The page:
Then a few years later came an article called “What Did You Do in the Class War, Daddy?” by James Fallows, who told the story of how he had starved himself to avoid the draft, but when he was standing in line for his physical, he realized the average guys standing beside him might be going to die in his place. This piece had the greatest impact of all, I suspect because Fallows was writing in 1975, when the threat of the draft was no longer imminent, and because he was telling the story as a fellow sinner. In any case, the Fallows article marked the beginning of the turning of the tide. People whose attitudes toward those who had served in the war had once bordered on contempt gradually began to give respect to people in the service. Not to the point, however, of joining up themselves.
Unfortunately, if we helped end one kind of snobbery, we had little impact on another, the kind that’s continuing today—as evidenced in the Times Styles section. In 1975, the same year as the Fallows article, we published “Taste, Class and Mary Tyler Moore,” in which another young editor, Suzannah Lessard, described how, in order to prove their elite status, people had begun dropping the names not of an ancestor, but of a writer, artist, restaurant, or even a television show. But those names had to be the right ones, and they could change before you knew it. “Being ‘in’ now days is a condition that must be constantly and feverishly maintained,” she wrote. Publications like New York, the New York Review, and Rolling Stone flourished as guides to what was “in” and what was “out.”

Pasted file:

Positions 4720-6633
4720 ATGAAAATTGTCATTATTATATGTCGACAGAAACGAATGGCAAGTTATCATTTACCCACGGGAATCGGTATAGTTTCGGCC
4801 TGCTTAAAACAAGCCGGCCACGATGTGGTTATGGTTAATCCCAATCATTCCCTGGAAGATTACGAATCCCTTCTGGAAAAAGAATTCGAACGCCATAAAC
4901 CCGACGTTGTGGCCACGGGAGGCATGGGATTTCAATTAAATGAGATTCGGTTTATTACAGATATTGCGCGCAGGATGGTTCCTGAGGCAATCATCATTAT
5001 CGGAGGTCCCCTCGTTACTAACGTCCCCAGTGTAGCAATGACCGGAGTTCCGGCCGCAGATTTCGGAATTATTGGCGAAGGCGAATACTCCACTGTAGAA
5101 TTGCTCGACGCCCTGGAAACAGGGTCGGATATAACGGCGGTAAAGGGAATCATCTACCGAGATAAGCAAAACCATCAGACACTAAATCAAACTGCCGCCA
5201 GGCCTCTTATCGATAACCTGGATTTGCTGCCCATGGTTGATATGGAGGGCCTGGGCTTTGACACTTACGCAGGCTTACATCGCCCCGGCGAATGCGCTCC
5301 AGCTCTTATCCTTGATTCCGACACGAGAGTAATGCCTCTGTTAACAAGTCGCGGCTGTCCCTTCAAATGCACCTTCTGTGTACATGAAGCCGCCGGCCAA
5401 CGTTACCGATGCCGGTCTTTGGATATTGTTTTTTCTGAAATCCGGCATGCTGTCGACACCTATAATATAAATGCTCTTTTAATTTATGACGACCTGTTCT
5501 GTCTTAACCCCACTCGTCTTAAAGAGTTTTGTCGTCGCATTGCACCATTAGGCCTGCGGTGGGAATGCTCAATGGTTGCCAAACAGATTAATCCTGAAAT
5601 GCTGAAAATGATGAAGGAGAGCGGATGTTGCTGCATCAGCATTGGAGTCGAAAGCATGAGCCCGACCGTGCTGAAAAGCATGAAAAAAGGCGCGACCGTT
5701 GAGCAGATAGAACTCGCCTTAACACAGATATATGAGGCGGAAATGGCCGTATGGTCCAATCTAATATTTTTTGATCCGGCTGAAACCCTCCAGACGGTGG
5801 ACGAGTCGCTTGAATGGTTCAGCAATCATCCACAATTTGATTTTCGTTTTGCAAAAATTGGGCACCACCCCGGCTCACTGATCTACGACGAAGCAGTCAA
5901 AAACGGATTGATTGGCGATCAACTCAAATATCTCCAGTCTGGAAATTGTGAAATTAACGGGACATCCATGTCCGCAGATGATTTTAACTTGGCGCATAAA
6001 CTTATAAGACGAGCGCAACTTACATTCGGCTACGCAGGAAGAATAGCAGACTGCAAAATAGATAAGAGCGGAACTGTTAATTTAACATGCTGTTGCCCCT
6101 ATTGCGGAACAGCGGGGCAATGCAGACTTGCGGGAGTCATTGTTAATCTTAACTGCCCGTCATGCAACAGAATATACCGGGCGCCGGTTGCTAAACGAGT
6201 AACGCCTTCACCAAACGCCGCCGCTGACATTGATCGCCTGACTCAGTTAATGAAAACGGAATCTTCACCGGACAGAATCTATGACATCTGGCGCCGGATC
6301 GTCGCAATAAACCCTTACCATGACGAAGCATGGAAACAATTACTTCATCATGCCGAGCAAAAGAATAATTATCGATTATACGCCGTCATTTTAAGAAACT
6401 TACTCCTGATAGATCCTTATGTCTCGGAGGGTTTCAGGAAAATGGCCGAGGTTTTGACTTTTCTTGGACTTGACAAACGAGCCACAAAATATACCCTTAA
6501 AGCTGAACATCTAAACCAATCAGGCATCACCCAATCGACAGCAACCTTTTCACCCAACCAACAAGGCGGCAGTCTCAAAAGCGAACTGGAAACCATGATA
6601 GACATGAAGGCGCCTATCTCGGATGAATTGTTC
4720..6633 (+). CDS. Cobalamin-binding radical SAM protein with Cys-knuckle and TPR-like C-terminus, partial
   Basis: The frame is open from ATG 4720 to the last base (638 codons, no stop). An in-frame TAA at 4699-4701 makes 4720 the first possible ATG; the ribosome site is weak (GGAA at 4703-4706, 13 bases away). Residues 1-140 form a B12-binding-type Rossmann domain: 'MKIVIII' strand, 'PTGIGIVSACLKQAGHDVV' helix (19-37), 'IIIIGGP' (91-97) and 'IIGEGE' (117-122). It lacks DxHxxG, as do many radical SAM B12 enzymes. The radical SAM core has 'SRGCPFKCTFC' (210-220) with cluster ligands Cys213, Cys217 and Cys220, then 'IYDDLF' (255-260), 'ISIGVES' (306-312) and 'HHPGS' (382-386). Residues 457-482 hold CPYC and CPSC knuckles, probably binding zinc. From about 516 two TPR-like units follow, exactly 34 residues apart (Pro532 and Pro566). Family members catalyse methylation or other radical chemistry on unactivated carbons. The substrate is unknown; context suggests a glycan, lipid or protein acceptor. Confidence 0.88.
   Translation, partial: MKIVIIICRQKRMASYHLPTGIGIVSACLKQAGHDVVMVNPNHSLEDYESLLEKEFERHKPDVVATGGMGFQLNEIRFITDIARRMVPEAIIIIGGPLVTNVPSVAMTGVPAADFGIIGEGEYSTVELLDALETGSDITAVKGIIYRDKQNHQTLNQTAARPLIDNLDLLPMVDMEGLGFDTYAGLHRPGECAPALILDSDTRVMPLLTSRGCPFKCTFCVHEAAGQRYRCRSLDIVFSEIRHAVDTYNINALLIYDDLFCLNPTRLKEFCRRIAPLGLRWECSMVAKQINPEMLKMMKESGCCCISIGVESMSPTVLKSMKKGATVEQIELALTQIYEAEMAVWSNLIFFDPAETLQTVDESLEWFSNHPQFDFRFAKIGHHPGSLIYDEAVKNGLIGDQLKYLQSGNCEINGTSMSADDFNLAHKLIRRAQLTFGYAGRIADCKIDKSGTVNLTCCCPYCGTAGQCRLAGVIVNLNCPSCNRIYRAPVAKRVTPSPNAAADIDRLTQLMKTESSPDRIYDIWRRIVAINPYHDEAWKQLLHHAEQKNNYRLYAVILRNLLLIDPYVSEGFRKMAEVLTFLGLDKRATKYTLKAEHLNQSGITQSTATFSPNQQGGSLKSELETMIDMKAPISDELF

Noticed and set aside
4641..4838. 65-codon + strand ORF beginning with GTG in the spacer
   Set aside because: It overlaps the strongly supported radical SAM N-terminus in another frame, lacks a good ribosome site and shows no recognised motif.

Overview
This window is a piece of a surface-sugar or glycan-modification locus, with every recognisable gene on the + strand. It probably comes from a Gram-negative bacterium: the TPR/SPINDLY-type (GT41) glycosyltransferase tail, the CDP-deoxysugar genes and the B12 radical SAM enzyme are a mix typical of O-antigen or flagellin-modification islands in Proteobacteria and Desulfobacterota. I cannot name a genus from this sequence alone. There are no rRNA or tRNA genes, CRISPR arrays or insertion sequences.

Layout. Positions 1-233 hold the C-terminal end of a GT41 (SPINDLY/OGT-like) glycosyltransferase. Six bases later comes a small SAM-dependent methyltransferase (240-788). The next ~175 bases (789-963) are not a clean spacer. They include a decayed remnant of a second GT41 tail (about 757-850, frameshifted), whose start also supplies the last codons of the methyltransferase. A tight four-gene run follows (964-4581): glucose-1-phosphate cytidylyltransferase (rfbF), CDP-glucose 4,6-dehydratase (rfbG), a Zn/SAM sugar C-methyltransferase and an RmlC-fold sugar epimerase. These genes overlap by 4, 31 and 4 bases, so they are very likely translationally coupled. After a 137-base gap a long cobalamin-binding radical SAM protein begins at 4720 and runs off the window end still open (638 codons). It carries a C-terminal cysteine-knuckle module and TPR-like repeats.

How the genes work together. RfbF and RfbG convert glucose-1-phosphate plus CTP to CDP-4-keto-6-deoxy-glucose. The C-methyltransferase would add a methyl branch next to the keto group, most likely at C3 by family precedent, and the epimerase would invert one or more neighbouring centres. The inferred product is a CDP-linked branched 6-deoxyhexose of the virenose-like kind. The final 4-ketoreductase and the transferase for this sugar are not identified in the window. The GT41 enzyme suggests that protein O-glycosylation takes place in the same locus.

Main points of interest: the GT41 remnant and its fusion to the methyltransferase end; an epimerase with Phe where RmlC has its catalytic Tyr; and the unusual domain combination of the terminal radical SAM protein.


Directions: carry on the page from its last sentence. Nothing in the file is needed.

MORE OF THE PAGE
One name that became essential to drop was the name of the college or graduate school that you or your offspring attended. In the world of the 1930s, ’40s, and ’50s, the identity of one’s college made little difference, but by the mid-’70s, the right identity was limited to the Ivy League and a relatively short list of acceptable alternatives. The SAT scores needed to gain admission to one of these institutions became the new Holy Grail. This led to a whole new industry of test preparers like Kaplan and to a new emphasis on finding the right prep school, the right elementary school, even the right nursery school, in order to get your kid on the surest path to acceptance at one of the most highly selective institutions. This, of course, usually turned out to require a bundle of money.
There’s probably no other place where American’s meritocratic and celebrity cultures are as intertwined as they are in New York City. The Styles section notes that its fashionable fund-raiser, Audrey Gelman, attended Oberlin with her pal Lena Dunham, the star of Girls, and finished her degree in political science at New York University. (Both Oberlin and NYU are, of course, among the acceptable non-Ivies.) How did Gelman and Dunham meet? “My mom was Lena’s shrink for eight years,” Gelman explains. They would run into each other in the mother’s waiting room. Gelman’s boyfriend, Terry Richardson, is described in the Times as a photographer “known for pornography chic portraits of skin-baring celebrities.”
Paying through the nose to turn up your nose